In this magisterial study of American culture in the 1930’s, Morris Dickstein examines a vast range of material, from serious fiction and poetry to potboilers, popular songs, gangster films, and Busby Berkeley musicals. He selects his case studies with assured care and analyzes them deftly and astutely. What emerges is a convincing mosaic of an era devoted to the cult of liveliness, a metaphor for life itself.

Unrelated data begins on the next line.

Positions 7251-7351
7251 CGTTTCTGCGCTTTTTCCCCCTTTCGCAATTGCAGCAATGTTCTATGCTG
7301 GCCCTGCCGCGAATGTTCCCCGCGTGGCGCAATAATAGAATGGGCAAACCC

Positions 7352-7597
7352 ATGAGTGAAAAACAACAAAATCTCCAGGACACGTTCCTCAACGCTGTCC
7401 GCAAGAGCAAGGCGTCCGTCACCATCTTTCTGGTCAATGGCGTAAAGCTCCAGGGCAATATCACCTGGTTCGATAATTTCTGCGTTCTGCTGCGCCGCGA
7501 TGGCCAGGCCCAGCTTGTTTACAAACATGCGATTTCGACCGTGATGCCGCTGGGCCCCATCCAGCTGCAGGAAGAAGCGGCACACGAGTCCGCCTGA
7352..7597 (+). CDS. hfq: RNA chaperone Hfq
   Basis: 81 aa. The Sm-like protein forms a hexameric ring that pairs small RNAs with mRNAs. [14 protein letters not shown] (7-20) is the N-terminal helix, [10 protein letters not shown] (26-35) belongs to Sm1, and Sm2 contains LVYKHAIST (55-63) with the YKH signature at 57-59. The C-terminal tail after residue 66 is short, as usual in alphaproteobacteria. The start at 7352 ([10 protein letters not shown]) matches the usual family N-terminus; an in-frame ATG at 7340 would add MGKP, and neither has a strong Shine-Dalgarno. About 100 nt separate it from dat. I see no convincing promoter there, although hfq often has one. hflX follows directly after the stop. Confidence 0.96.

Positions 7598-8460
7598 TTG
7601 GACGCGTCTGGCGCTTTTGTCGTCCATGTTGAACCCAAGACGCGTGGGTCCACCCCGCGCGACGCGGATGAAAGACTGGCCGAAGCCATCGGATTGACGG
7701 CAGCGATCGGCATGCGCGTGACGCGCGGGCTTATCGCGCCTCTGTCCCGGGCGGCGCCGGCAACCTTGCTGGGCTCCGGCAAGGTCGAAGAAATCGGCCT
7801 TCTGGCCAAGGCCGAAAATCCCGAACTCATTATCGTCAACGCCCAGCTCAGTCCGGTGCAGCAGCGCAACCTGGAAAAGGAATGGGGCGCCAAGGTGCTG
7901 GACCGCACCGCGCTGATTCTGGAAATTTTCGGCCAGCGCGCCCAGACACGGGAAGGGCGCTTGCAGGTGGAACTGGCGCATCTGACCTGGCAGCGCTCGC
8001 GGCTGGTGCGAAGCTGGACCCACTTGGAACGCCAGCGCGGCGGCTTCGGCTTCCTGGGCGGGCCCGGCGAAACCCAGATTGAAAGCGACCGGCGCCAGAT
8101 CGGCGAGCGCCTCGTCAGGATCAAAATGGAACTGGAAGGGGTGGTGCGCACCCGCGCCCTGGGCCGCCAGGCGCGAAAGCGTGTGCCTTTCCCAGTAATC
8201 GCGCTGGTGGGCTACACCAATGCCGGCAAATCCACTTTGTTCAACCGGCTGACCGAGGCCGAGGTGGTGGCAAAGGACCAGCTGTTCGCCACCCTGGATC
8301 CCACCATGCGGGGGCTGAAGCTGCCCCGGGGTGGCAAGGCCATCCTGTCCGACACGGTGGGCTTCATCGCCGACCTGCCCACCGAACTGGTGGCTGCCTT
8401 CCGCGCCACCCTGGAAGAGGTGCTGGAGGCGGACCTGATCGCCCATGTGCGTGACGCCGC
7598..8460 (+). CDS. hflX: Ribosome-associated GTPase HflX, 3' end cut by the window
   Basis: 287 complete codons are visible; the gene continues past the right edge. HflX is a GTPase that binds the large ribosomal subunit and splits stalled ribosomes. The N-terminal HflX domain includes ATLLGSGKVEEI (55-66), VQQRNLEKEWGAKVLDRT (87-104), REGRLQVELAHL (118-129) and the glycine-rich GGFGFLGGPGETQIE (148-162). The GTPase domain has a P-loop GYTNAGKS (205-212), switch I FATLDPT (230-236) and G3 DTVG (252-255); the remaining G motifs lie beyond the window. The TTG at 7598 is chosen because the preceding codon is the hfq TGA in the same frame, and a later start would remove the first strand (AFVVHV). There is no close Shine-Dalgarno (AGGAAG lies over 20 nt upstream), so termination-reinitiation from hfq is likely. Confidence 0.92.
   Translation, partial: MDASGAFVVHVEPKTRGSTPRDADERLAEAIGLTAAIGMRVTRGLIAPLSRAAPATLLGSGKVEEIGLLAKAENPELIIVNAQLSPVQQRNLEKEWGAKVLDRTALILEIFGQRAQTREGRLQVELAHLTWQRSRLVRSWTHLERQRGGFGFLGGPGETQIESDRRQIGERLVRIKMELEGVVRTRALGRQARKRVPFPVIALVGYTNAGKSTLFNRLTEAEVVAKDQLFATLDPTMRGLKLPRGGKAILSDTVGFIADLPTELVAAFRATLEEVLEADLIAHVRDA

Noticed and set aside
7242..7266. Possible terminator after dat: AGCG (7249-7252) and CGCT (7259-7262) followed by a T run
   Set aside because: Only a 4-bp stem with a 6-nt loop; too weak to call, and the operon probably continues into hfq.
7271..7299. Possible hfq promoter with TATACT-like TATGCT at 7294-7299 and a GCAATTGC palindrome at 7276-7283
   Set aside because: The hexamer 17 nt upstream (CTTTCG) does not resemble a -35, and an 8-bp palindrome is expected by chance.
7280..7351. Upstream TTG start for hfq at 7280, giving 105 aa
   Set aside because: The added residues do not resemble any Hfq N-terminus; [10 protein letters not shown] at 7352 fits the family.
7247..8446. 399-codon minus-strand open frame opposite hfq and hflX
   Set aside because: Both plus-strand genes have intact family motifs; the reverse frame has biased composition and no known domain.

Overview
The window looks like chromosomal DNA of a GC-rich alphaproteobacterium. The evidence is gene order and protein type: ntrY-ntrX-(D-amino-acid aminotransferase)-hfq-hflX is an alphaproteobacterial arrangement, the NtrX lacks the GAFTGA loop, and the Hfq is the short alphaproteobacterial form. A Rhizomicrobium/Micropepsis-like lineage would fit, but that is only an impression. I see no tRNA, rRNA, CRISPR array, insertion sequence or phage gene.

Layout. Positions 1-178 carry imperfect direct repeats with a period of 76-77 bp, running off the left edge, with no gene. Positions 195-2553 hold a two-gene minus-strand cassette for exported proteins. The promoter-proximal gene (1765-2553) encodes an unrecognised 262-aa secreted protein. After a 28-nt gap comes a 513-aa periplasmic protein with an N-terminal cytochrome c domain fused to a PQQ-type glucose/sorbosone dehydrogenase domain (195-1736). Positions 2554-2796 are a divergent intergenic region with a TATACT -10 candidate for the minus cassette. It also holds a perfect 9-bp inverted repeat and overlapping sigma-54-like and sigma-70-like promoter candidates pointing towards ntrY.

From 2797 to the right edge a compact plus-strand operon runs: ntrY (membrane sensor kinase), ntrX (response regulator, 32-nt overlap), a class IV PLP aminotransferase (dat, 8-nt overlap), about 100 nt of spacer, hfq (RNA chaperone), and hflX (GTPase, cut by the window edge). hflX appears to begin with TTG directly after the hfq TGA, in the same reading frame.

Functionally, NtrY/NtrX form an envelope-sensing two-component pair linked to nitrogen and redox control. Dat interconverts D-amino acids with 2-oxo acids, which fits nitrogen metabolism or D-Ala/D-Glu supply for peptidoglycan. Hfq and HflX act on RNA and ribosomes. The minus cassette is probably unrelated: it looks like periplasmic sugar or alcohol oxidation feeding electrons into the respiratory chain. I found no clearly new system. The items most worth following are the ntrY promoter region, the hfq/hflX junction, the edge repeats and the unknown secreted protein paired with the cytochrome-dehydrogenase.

As his title suggests, Dickstein sees the popular culture of the era not so much as a form of escapism or wish-fulfilment, but as an assertion of the importance of motion in an age when so much was shutting down. In the cross-country trek of the Joads in The Grapes of Wrath, the upward social mobility of Rico in Little Caesar and his partners in celluloid crime, the fascinating rhythms of George Gershwin, the furious pace of screwball comedy, and the nimble tread of the feet of Fred Astaire, we see a nation raging, in its uniquely graceful way, against the dying of the light.